Apple chip designer Tim Millet implied in a new interview that annual updates – or something close to this – are likely to be the norm for future Macs.
He talked about the company’s original goals for the development of the M1 chip, and how Apple is approaching work on each successive generation of Mac chip …
Millet and marketing VP Bob Borchers sat down with TechCrunch’s Matthew Panzarino. The interview opens with Millet talking about the desire to completely reset expectations about what a laptop and desktop processor could achieve.
Millet has been building chips for 30 years and has been at Apple for nearly 17. He says that with M1, Apple saw an opportunity to “really hit it.”
“The opportunity we had with M1 the way I looked at it, it was about resetting the baseline.”
He talks in diplomatic terms about Intel, but it’s clear that the company had felt frustrated at the incremental gains offered by each generation, and the fact that they could only operate on the chipmaker’s timeframe.
It was, he said, the power of the iPad Pro which had them see just how much could be possible.
“Once we started getting to the iPad Pro space, we realized that ‘you know what, there is something there.’ We never, in building the chips for iOS devices, left anything on the table. But we realized that these chips inside these other enclosures could actually make a meaningful difference from a performance perspective. And so with M1 we were super excited about the opportunity to have that big impact — shifting all of it back up to redefining what it meant to have a laptop in many different ways.”
Apple is taking that same approach to each successive generation of chip.
“The M2 family was really now about maintaining that leadership position by pushing, again, to the limits of technology. We don’t leave things on the table,” says Millet. “We don’t take a 20% bump and figure out how to spread it over three years…figure out how to eke out incremental gains. We take it all in one year; we just hit it really hard. That’s not what happens in the rest of the industry or historically.”
While not directly contrasting that with Intel’s approach, the implication is clear.
Millet also notes that Apple is in the unique position of being able to work hand-in-hand with hardware and software teams when designing the chips. He knows what the goals are with each new generation of Mac, so can design the chips to meet those goals – whether it’s video encoding speed or maximum performance from a fanless MacBook Air.
Borchers adds that this is a very different approach to getting a chip from a third-party vendor, and offering feedback on what they’d like from the next generation.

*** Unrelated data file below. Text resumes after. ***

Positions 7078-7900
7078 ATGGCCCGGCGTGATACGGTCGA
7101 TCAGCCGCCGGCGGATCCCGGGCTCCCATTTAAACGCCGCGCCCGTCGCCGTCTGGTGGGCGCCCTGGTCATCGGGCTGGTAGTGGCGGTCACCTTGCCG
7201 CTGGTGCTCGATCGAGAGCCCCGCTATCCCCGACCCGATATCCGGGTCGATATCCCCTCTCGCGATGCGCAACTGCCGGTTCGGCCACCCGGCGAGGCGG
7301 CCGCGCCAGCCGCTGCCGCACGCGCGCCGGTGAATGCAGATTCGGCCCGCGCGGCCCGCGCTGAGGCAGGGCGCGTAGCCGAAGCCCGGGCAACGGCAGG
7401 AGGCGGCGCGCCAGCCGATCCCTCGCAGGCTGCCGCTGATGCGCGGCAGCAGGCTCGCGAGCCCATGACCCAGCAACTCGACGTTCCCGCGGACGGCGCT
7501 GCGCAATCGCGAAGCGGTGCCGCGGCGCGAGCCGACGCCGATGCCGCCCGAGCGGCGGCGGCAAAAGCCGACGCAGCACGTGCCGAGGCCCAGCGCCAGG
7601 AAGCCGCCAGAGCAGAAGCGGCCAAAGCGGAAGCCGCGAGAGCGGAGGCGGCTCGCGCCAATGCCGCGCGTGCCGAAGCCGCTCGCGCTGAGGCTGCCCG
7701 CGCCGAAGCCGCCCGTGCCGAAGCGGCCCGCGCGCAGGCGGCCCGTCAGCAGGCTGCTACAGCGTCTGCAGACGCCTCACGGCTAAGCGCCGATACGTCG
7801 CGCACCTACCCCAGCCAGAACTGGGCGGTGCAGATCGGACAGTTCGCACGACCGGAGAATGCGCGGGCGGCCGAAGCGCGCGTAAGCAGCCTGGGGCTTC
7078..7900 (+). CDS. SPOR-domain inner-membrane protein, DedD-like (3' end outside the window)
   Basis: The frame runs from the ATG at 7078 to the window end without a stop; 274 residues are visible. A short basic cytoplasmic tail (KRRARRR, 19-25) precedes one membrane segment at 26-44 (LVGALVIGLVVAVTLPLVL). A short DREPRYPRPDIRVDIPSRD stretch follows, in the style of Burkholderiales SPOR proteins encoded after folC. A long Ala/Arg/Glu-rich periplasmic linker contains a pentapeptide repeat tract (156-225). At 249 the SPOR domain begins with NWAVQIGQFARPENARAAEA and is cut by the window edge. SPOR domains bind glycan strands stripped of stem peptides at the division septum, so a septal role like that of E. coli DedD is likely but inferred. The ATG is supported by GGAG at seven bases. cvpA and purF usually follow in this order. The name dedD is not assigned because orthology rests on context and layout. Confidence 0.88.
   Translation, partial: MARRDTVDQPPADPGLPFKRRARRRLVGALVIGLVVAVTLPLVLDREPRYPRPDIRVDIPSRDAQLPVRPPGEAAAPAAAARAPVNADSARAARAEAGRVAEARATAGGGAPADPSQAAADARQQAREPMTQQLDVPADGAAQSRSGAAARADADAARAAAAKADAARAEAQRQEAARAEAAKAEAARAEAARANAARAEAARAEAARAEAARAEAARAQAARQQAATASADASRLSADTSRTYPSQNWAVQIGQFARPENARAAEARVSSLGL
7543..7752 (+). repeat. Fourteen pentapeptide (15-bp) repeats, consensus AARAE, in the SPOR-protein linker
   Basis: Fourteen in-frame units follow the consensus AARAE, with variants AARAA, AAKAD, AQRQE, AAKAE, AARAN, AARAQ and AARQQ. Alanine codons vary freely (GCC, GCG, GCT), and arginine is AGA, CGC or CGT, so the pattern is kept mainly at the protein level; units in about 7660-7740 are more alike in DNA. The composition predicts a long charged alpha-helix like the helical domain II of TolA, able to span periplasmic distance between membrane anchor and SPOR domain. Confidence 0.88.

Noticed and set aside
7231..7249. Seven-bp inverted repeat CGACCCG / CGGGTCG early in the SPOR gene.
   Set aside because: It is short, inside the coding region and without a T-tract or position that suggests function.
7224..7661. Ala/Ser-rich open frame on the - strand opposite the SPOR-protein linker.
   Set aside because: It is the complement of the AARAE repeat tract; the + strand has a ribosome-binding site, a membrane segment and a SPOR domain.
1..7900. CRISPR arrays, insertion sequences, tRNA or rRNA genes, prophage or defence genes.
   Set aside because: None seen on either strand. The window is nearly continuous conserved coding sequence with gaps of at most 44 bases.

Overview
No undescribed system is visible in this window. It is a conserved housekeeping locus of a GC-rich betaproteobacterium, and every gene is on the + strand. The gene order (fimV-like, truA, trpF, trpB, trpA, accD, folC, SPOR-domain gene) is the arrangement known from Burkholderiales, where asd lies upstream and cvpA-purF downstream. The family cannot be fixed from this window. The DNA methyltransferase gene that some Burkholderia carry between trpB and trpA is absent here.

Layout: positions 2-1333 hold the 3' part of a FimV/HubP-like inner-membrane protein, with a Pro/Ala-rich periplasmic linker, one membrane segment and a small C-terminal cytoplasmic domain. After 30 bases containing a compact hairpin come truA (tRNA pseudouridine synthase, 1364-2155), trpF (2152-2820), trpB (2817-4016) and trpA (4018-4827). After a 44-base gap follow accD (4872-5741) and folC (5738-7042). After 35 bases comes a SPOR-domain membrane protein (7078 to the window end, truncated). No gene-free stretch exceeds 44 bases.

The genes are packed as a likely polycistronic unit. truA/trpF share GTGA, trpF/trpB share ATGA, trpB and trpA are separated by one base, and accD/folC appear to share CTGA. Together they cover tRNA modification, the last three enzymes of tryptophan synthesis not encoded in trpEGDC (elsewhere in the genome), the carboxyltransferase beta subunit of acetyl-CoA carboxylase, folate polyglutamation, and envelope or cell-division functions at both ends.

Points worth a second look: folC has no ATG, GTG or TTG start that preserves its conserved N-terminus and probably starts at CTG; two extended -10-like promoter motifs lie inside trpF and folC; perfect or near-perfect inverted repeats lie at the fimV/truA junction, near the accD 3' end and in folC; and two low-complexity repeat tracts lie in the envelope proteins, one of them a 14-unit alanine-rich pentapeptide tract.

I think that the big difference here is that we move from having a feedback loop to co-creation, where there isn’t a feedback loop…You [just] sit down at a table and push each other. Okay, well, what if we got rid of the fan?
Apple has historically updated the iPhone every year, but been a lot more random in the timing of Mac updates. Miller says that Apple being in control of its own chip-development schedule will see that change for future Macs.
“We don’t want to leave Mac users wondering ‘Do they not care about us? A new phone shipped last year. Why didn’t the Mac get the love?’ We want to reset to the technology curve and then we want to live on it. We don’t want the Mac to stray too far away from it.”
One criticism levelled at Macs is that they remain unsuitable for gaming, even with the very latest M2 chips. Millet acknowledges this, and says that Apple isn’t going to AAA gaming overnight – but it will get there.
Gamers are a serious bunch. And I don’t think we’re going to fool anybody by saying that overnight we’re going to make Mac a great gaming platform. We’re going to take a long view on this.
But he said part of the issue is that developers need to think about the Mac architecture in a new way.
Game developers have never seen 96 gigabytes of graphics memory available to them now, on the M2 Max. I think they’re trying to get their heads around it, because the possibilities are unusual. They’re used to working in much smaller footprints of video memory. So I think that’s another place where we’re going to have an interesting opportunity to inspire developers to go beyond what they’ve been able to do before.
The full interview is well worth reading.
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